# Convergents as solutions for Pell's equation

We know that convergents of $\sqrt 2$ offer solutions for Pell's equation of the format ${x^2} - 2{y^2} = 1$. I wonder how rational approximations of an irrational number become integer solutions for the above equation?

Also why only some convergents are integer solutions and why some or not? For example, $\boxed{\frac{3}{2}},\dfrac{7}{5}$, $\boxed{\frac{17}{12}},\dfrac{41}{29}$, . . . only some of the above are solutions and some are not. Is there any rule that governs which convergents become solutions? Can any one throw some light?

• Oct 1, 2016 at 15:13
• the others give $x^2 - 2 y^2 = -1.$ Oct 1, 2016 at 17:11

Here’s a statement of results, completely without proof:

If you calculate the continued fraction for $\sqrt n$, where $m^2<n<(m+1)^2$, you’ll find that it takes the form $m+\frac1{a_1+}\frac1{a_2+}\cdots\frac1{a_2+}\frac1{a_1+}\frac1{2m+}\cdots$, and the whole symmetric sequence repeats infinitely after that.

It happens too that all the $a_i$ are in the range $1\le a_i\le m$, and in fact $a_i=m$ happens (if it does at all) only in the very middle of the sequence of $a_i$’s. At any rate, your solutions of the Pell Equation $X^2-nY^2=\pm1$ come only from the convergents that you get by cutting off your continued fraction just before the appearance of the $2m$.

As an example, the expansion of $\sqrt{14}$ is $3+\frac1{1+}\frac1{2+}\frac1{1+}\frac1{6+}\frac1{1+}\frac1{2+}\frac1{1+}\frac1{6+}\cdots$, and to get your solutions of Pell, you cut off just before the $\frac16$. The first one is $3+\frac1{1+}\frac1{2+}\frac11=\frac{15}4$, and surenough, $X=15$, $Y=4$ is a solution.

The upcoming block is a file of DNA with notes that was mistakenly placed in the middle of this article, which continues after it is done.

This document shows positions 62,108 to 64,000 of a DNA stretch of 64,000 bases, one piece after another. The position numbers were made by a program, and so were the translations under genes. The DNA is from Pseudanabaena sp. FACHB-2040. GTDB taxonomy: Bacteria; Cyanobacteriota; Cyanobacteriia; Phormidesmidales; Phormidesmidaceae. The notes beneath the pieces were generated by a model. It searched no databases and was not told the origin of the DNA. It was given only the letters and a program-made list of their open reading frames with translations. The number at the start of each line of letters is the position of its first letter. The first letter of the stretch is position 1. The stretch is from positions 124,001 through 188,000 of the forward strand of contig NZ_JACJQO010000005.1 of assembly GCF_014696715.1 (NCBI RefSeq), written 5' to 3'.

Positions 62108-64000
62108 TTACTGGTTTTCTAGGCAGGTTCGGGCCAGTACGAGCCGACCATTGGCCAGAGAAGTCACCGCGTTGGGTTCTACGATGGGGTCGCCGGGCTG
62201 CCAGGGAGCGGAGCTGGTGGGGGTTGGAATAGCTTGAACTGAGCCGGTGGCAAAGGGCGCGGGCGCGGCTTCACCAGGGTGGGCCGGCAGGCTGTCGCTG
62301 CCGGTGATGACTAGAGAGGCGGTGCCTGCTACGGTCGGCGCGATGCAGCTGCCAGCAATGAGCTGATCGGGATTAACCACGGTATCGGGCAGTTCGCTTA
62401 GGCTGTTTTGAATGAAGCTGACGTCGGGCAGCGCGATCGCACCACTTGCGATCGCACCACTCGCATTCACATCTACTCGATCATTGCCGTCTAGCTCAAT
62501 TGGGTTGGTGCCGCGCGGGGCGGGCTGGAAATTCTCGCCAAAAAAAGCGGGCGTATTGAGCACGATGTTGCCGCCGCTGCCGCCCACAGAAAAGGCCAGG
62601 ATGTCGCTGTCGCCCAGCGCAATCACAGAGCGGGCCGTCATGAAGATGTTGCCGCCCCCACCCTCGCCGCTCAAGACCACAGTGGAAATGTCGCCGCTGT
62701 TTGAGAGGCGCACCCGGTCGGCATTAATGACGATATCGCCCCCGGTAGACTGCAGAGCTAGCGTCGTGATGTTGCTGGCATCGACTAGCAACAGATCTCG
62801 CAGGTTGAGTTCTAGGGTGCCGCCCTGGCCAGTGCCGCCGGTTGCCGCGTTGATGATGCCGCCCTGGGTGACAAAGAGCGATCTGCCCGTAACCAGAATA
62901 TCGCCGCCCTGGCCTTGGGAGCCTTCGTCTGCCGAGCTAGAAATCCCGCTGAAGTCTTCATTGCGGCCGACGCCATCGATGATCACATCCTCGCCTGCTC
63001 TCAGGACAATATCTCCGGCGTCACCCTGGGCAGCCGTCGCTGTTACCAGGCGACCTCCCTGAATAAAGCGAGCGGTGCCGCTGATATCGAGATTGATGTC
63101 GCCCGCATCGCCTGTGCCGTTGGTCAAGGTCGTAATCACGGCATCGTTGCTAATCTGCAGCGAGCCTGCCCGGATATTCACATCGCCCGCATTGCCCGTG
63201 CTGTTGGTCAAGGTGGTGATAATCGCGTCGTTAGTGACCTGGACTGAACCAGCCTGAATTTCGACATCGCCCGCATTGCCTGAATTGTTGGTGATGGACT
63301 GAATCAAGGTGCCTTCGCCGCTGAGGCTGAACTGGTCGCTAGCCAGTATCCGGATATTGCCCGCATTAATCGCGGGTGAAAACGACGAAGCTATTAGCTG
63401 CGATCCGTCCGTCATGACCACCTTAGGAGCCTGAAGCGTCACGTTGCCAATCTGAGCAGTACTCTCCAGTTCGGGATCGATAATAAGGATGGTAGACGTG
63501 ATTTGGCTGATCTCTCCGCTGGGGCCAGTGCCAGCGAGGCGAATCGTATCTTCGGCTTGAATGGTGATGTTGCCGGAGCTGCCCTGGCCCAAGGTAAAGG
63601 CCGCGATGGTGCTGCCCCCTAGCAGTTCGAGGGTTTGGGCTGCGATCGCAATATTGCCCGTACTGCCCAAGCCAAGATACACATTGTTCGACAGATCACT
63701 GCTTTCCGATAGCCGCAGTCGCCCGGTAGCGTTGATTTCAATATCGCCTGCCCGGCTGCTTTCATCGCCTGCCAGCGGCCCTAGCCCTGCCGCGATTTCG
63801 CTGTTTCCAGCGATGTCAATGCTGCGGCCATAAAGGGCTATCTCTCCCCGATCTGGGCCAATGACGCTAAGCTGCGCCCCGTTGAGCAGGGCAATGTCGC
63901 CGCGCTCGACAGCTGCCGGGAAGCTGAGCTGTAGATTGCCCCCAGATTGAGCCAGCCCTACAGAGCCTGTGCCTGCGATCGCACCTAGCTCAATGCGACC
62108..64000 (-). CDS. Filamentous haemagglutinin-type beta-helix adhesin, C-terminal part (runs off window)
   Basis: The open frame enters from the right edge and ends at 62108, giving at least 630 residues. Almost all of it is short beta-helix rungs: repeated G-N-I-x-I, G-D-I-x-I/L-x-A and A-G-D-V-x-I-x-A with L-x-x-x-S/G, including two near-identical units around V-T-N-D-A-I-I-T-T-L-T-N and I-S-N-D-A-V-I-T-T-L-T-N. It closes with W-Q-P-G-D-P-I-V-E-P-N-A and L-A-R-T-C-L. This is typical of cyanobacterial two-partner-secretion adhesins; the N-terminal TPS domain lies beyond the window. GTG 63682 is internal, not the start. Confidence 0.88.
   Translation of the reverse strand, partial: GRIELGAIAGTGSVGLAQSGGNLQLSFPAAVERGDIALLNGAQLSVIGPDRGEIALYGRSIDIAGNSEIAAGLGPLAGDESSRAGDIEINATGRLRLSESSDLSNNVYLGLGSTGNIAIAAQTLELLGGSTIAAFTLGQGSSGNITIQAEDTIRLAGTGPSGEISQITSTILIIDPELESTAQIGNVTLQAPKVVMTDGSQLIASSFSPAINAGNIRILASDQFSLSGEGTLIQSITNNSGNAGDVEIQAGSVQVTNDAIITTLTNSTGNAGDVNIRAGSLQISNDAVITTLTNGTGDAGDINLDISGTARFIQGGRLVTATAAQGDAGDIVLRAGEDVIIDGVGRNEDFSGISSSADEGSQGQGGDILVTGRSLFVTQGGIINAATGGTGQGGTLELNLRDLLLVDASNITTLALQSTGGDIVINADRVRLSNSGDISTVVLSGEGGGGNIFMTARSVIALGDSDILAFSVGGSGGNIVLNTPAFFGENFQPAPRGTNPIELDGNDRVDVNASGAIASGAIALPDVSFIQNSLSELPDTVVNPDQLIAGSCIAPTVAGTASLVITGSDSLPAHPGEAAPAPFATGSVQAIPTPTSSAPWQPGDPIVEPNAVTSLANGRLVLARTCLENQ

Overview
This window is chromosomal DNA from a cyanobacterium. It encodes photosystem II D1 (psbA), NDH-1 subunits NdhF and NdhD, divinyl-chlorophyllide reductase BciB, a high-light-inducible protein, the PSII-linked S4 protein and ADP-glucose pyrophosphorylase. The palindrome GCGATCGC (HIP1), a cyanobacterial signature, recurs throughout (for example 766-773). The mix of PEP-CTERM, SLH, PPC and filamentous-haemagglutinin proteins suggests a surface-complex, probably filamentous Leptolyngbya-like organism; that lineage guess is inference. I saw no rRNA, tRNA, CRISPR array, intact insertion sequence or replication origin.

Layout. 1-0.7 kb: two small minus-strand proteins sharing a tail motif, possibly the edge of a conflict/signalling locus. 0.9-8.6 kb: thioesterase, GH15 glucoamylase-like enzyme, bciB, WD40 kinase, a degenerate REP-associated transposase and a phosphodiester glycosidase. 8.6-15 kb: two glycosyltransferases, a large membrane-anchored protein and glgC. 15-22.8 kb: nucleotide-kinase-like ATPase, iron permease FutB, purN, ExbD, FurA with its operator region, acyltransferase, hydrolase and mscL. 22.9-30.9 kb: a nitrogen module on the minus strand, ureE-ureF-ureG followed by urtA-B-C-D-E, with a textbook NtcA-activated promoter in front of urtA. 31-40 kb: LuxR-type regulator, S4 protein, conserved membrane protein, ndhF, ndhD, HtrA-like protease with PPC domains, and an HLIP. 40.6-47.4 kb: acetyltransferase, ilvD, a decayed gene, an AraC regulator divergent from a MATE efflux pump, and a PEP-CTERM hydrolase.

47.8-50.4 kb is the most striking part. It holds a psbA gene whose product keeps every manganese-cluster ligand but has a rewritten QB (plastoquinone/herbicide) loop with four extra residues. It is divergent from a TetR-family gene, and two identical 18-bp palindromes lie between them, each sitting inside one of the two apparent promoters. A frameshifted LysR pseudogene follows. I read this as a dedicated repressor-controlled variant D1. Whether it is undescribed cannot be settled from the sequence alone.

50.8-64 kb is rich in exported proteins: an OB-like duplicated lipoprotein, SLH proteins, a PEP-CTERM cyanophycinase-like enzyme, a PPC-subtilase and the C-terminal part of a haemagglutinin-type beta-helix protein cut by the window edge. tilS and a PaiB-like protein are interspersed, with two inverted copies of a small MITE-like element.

Want to get only the solutions $X^2-nY^2=+1$? Depends on the length of the repeating part of the expansion. If it’s even, all the valid convergents give solutions, while if it’s odd as with $\sqrt2=1+\frac1{2+}\cdots$, the first valid convergent gives $-1$, the second gives $+1$, the third valid convergent gives $-1$, and so on.

This is $\sqrt 2$ and $x^2 - 2 y^2.$ $$\small \begin{array}{cccccccccccccccccccccccccccccc} & & 1 & & 2 & & 2 & & 2 & & 2 & & 2 & & 2 & & 2 & & 2 & & 2 & & 2 & \\ \frac{0}{1} & \frac{1}{0} & & \frac{1}{1} & & \frac{3}{2} & & \frac{7}{5} & & \frac{17}{12} & & \frac{41}{29} & & \frac{99}{70} & & \frac{239}{169} & & \frac{577}{408} & & \frac{1393}{985} & & \frac{3363}{2378} & & \frac{8119}{5741} \\ \\ & 1 & & -1 & & 1 & & -1 & & 1 & & -1 & & 1 & & -1 & & 1 & & -1 & & 1 & & -1 \end{array}$$ ......................................

For other positive, squarefree $n,$ the convergents have $x^2 - n y^2$ alternating signs, giving values with absolute value smaller than $2 \sqrt n$

This is $\sqrt 3$ and $x^2 - 3 y^2.$ $$\small \begin{array}{cccccccccccccccccccccccccccccc} & & 1 & & 1 & & 2 & & 1 & & 2 & & 1 & & 2 & & 1 & & 2 & & 1 & & 2 & \\ \frac{0}{1} & \frac{1}{0} & & \frac{1}{1} & & \frac{2}{1} & & \frac{5}{3} & & \frac{7}{4} & & \frac{19}{11} & & \frac{26}{15} & & \frac{71}{41} & & \frac{97}{56} & & \frac{265}{153} & & \frac{362}{209} & & \frac{989}{571} \\ \\ & 1 & & -2 & & 1 & & -2 & & 1 & & -2 & & 1 & & -2 & & 1 & & -2 & & 1 & & -2 \end{array}$$

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This is $\sqrt {14}$ and $x^2 - 14 y^2.$ $$\small \begin{array}{cccccccccccccccccccccccccccccc} & & 3 & & 1 & & 2 & & 1 & & 6 & & 1 & & 2 & & 1 & & 6 & & 1 & & 2 & \\ \frac{0}{1} & \frac{1}{0} & & \frac{3}{1} & & \frac{4}{1} & & \frac{11}{3} & & \frac{15}{4} & & \frac{101}{27} & & \frac{116}{31} & & \frac{333}{89} & & \frac{449}{120} & & \frac{3027}{809} & & \frac{3476}{929} & & \frac{9979}{2667} \\ \\ & 1 & & -5 & & 2 & & -5 & & 1 & & -5 & & 2 & & -5 & & 1 & & -5 & & 2 & & -5 \end{array}$$